Environmental Science students will assess the delicate ecology of Manly Dam and the surrounding catchment area, when an innovative course involving the local community runs again this year.
The freshwater ecology course designed by Senior Lecturer Dr Richard Lim draws on ideas developed by Senior Technical Officer Mr Peter Jones about community participation in environmental research and education.
Manly Dam was chosen for the course because it is one of the few accessible freshwater bodies in Sydney. Like most areas of remnant bushland, it is also under increasing pressure from recreational use and nearby residential and industrial areas. It has been the subject of a tussle between community members who wanted it preserved, and a residential developer who was recently given the green light for a 41-block development on the northern fringe of the reserve.
It is within the context of this political and community fray that students will be conducting their research. Dr Lim says the subject will prepare students to deal with similar situations in a work environment. "Generally students tend to deal with environmental issues with little appreciation of community and political ramifications. This subject helps them realise that there are many stakeholders involved in the management of the environment."
An open day for the subject will be held at the Dam later this year, and members of the community will be invited to submit suggested topics for the students to research. The students then choose their preferred topics from among those submitted and, at the end of the subject, they will present their research findings to the local community in a public seminar.
When the subject was run for the first time last year, students looked at contaminants from streams and stormwater drains flowing into the dam, macro-invertebrates in the creeks, and the impact on the catchment of the adjoining Wakehurst Golf Course. One group of students examined a unique population of a rare fish, the climbing galaxid (Galaxias brevipinnis). The population in the catchment waters is one of the most northerly populations in Australia, and the only land-locked group in Sydney.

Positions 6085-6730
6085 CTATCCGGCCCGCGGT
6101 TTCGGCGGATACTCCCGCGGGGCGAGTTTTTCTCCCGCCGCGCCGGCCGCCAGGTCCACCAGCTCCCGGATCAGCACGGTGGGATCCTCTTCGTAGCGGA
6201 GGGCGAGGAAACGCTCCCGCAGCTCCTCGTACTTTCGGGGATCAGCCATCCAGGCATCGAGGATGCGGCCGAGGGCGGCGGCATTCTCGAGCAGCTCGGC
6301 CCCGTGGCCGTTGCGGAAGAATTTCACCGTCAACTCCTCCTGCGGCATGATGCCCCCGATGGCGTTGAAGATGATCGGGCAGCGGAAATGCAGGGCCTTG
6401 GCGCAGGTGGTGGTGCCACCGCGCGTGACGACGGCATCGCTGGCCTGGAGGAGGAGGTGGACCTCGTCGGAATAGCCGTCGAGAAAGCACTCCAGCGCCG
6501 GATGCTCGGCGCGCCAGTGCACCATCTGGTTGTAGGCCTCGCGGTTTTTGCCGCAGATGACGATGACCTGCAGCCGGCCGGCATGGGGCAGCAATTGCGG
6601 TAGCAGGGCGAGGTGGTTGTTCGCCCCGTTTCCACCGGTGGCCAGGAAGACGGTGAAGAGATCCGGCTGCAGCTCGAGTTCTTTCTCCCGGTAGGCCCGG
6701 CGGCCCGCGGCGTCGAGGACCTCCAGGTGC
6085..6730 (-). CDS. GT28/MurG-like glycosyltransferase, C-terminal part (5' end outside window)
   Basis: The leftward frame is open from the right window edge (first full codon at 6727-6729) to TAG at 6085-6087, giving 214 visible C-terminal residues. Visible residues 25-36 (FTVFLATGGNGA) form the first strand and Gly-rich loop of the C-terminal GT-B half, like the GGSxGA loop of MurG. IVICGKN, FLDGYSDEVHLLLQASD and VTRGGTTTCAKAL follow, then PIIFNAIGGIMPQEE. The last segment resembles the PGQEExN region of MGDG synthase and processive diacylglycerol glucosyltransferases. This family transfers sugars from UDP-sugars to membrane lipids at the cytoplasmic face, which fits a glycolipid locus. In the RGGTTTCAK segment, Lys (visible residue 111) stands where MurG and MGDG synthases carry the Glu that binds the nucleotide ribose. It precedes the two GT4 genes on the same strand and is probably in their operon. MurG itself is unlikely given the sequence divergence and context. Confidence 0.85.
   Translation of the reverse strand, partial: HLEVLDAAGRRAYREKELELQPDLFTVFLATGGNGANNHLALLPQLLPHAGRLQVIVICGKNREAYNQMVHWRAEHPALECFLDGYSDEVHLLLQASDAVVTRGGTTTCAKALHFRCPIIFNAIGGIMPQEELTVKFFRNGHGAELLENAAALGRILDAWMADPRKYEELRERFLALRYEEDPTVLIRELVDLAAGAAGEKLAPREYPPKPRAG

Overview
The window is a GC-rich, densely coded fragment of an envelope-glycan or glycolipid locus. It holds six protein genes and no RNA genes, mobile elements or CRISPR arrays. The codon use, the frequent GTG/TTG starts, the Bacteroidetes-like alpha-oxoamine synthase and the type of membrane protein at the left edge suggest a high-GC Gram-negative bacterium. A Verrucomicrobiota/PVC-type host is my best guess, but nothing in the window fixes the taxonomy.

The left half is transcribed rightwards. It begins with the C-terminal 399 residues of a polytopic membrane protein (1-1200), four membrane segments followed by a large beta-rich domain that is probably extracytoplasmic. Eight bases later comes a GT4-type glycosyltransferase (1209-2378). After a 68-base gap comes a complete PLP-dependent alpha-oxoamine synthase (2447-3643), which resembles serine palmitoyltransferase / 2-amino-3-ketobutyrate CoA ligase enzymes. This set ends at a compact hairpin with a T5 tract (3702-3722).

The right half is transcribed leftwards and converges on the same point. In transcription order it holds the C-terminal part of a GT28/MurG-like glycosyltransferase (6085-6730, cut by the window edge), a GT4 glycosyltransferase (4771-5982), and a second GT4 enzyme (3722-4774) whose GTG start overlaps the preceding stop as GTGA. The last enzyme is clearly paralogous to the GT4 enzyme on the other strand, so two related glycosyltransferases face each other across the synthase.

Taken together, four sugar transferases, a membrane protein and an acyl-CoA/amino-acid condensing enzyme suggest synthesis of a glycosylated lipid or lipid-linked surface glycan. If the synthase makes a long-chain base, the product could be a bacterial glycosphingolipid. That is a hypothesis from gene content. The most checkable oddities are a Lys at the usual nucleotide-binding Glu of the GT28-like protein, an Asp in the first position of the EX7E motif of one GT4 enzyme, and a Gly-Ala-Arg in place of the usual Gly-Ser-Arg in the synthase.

The students counted between 30 and 40 fish in the catchment and suggested that a breeding program for the population might be one way of ensuring its survival.
However, Mr Jones says there is "no point in restocking" if the overall health of the Dam remains precarious. "To really get the numbers up again you have to look at the habitat quality and how the catchment supports that population. If you do everything right in the catchment then the numbers are naturally going to go up," he said.
In spite of the intense community interest in the area, Mr Jones says he's not optimistic about the future health of the catchment. "It is sitting right on the edge of collapse. It's like a patient who has all these risk factors for a heart attack. It is a multi-dimensional problem and to solve it is not easy. It needs a catchment management approach and a sustainability commitment to bring it back on track."